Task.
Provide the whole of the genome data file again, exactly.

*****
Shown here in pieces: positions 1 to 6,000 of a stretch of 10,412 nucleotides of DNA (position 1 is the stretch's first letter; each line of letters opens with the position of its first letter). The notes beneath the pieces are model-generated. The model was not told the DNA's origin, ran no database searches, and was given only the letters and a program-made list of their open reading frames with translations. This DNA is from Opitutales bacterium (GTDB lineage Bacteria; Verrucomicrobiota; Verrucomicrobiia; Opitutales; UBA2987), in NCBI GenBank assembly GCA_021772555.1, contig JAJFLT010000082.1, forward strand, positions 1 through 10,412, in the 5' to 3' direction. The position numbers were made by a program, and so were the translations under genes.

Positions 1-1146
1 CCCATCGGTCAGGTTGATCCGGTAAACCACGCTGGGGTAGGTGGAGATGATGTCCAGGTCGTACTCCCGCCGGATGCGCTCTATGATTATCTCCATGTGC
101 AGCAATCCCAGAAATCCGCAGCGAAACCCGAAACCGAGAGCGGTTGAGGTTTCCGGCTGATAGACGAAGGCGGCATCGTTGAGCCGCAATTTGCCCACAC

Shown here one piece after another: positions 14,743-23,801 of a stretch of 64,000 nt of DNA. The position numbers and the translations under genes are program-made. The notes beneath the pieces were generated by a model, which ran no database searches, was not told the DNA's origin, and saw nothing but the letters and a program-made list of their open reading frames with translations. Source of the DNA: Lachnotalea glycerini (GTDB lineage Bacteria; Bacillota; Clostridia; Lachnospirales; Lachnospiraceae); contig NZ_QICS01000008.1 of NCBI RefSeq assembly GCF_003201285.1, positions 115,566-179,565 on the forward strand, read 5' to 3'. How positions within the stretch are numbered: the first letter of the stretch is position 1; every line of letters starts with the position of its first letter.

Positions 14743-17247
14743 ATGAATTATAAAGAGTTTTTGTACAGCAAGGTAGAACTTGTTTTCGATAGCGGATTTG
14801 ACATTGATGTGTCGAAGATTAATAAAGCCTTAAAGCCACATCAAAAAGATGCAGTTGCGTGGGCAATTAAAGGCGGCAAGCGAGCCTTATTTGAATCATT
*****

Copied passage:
Shown here in pieces: positions 1 to 6,000 of a stretch of 10,412 nucleotides of DNA (position 1 is the stretch's first letter; each line of letters opens with the position of its first letter). The notes beneath the pieces are model-generated. The model was not told the DNA's origin, ran no database searches, and was given only the letters and a program-made list of their open reading frames with translations. This DNA is from Opitutales bacterium (GTDB lineage Bacteria; Verrucomicrobiota; Verrucomicrobiia; Opitutales; UBA2987), in NCBI GenBank assembly GCA_021772555.1, contig JAJFLT010000082.1, forward strand, positions 1 through 10,412, in the 5' to 3' direction. The position numbers were made by a program, and so were the translations under genes.

Positions 1-1146
1 CCCATCGGTCAGGTTGATCCGGTAAACCACGCTGGGGTAGGTGGAGATGATGTCCAGGTCGTACTCCCGCCGGATGCGCTCTATGATTATCTCCATGTGC
101 AGCAATCCCAGAAATCCGCAGCGAAACCCGAAACCGAGAGCGGTTGAGGTTTCCGGCTGATAGACGAAGGCGGCATCGTTGAGCCGCAATTTGCCCACAC

Shown here one piece after another: positions 14,743-23,801 of a stretch of 64,000 nt of DNA. The position numbers and the translations under genes are program-made. The notes beneath the pieces were generated by a model, which ran no database searches, was not told the DNA's origin, and saw nothing but the letters and a program-made list of their open reading frames with translations. Source of the DNA: Lachnotalea glycerini (GTDB lineage Bacteria; Bacillota; Clostridia; Lachnospirales; Lachnospiraceae); contig NZ_QICS01000008.1 of NCBI RefSeq assembly GCF_003201285.1, positions 115,566-179,565 on the forward strand, read 5' to 3'. How positions within the stretch are numbered: the first letter of the stretch is position 1; every line of letters starts with the position of its first letter.

Positions 14743-17247
14743 ATGAATTATAAAGAGTTTTTGTACAGCAAGGTAGAACTTGTTTTCGATAGCGGATTTG
14801 ACATTGATGTGTCGAAGATTAATAAAGCCTTAAAGCCACATCAAAAAGATGCAGTTGCGTGGGCAATTAAAGGCGGCAAGCGAGCCTTATTTGAATCATT